Kerry Madden's Up Close: Harper Lee is a very honest and fascinating biography for young adults and teens. This was an especially challenging biography to craft considering its subject, Harper Lee, does not grant interviews and shuns the public eye. Although Madden was unable to interview Harper Lee, or Nelle as she's known locally, she was able to glean plenty of facts and information from Ms. Lee's hometown of Monroeville, Al.
Up Close begins with a brief forward reviewing Madden's research process since Harper Lee didn't give her a personal interview, and follows with a synopsis of Lee's famous book To Kill a Mockingbird. Although this biography is intended for those who have already read the book, it's still a practical read for those might have only seen the movie. It quickly moves into the people and stories that were part of Harper lee's childhood, many of which are found in her book. The stories are entertaining and the people are characters in their own right. Madden includes inserts about Ms. Lee's life as a college student and her departure from practicing law. Although the media portrays Harper as a hermit, in truth she led a very exciting and adventurous life. So far the only thing that has slowed down Ms. Lee is her age.
Even though Up Close is geared for young adults it is a worthy read for anyone who's enjoyed Harper Lee's work. Madden also included a first rate bibliography and source notes for anyone interested in doing their own research or more in depth reading. Up Close is guaranteed to make you want to brush off your own copy of To Kill a Mockingbird and see what you might have missed.
- Additional Information
ISBN 0670010952 EAN 9780670010950 Target Group 12 and up Publisher Viking Children's Books Publish Date Mar 19, 2009 Copyright Date Mar 19, 2009 Binding Hardcover
Customer Reviews 2 item(s)
- A Must-Read for Mockingbird Fans
The Up Close series is a selection of biographies targeted towards young adults. These are profiles of politicians, entertainers, writers and civil leaders—people who lived interesting lives, who were passionate about what they did, and who were game changers in their fields. Kerry Madden’s Up Close: Harper Lee is a great biography for all ages and a quick read.
Madden’s writing style is honest and selective—she’s chosen only the most important details that elucidate Lee’s life, character and writing. The talented, award-winning novelist Harper Lee is famously private and guards that privacy vehemently. Madden is up front about the fact that she attempted to get permission to write the biography from Lee, but that Lee does not authorize biographies. Madden then pursued her interviews and research independently, and produced a thoughtful, fair account of the author’s life.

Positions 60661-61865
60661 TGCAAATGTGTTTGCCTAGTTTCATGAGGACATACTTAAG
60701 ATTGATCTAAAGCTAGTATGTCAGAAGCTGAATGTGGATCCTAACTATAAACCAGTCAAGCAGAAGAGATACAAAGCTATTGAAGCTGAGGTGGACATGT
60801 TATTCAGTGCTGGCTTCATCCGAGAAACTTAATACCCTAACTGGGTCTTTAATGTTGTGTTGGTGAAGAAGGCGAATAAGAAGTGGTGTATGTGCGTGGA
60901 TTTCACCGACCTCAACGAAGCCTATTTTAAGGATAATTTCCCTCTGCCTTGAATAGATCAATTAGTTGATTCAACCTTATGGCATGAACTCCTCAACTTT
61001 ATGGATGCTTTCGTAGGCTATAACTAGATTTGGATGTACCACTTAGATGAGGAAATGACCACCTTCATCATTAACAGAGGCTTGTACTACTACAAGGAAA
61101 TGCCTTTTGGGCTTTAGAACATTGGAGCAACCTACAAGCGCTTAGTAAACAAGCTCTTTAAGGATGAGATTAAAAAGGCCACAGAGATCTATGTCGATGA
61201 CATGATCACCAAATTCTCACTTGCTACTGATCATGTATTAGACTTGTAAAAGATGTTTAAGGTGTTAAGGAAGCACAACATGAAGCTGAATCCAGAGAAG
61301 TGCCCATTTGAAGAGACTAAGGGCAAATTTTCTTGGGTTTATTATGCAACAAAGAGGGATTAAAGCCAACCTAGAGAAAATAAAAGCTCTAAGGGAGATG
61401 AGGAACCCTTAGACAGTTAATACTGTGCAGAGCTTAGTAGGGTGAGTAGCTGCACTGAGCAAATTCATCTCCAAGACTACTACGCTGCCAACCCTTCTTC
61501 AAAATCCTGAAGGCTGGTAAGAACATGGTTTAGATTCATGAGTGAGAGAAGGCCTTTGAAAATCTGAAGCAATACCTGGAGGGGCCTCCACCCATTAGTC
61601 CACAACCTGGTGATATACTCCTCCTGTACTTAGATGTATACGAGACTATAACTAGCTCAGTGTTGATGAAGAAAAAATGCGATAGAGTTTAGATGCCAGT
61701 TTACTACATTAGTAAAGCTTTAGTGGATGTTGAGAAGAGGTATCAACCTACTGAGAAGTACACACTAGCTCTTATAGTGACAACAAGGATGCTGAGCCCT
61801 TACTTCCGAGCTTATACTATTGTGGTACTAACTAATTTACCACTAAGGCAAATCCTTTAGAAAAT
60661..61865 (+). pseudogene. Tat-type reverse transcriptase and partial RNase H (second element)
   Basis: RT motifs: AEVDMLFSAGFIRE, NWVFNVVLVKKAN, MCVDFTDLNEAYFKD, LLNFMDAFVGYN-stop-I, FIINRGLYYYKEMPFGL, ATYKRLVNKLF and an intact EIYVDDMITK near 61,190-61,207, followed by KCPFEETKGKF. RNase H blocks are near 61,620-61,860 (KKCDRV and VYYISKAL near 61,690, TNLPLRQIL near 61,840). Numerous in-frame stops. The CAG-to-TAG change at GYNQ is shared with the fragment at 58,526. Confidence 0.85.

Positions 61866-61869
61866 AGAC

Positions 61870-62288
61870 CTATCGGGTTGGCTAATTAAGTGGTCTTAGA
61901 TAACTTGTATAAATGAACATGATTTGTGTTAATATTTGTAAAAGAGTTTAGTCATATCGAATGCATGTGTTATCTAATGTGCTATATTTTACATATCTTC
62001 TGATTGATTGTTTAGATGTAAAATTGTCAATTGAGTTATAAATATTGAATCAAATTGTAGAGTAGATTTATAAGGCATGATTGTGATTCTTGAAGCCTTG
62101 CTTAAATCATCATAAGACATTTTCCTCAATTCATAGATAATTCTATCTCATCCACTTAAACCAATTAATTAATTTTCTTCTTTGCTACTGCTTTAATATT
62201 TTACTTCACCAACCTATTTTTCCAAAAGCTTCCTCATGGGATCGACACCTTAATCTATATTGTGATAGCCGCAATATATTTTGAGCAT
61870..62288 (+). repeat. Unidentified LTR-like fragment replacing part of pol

She begins with an description of Lee’s childhood in Monroeville, Alabama and her friendship with Truman Capote. She discusses Lee’s time in school and abroad, and her decision to quit law school and move to New York to be a writer. She describes Lee’s process of writing and editing To Kill a Mockingbird, and her meteoric rise to fame after its publication. Madden doesn’t make assumptions about the author’s life or her decisions, but merely presents the facts in a clear, well-written manner.
For fans of To Kill a Mockingbird (which Lee shortened to “M’bird” in letters) and fans of Harper Lee herself, Madden’s book is a must read.
- Just Plain Folks
Up Close: Harper Lee is a solid, easily read biography—great for readers of all ages, especially those who happen to also be To Kill a Mockingbird fans. Author Kerry Madden takes us through the childhood and early adult years of the renowned writer and offers some insight to her character, along with parallels to Mockingbird’s protagonist, Scout Finch, and to the townspeople of Monroeville, AL (the town that provided the foundation for the fictional Mockingbird setting of Maycomb).
This book also gives its readers some decidedly interesting insight to the relationship between Truman Capote and Harper Lee, best childhood friends who became estranged later in life and eventually took very different if equally famous paths.
We learn about Lee’s family and friends and the dynamics that played into who she became—from a doting, older sister with a wonderful work ethic, to a father who raised his daughters against the grain of what was common in those times—to become educated and thoughtful first, and worry about looking for husbands later.
Not only does Kerry Madden tie in her own reasons, which are so very nearly the reasons of readers everywhere, for loving To Kill a Mockingbird, she offers up a simple, yet profound reason for that love—that author Harper Lee is human, as one neighbor put it: “Nelle (Harper) Lee is just plain folks,” … and perhaps that is why we all seem to identify so well with her work.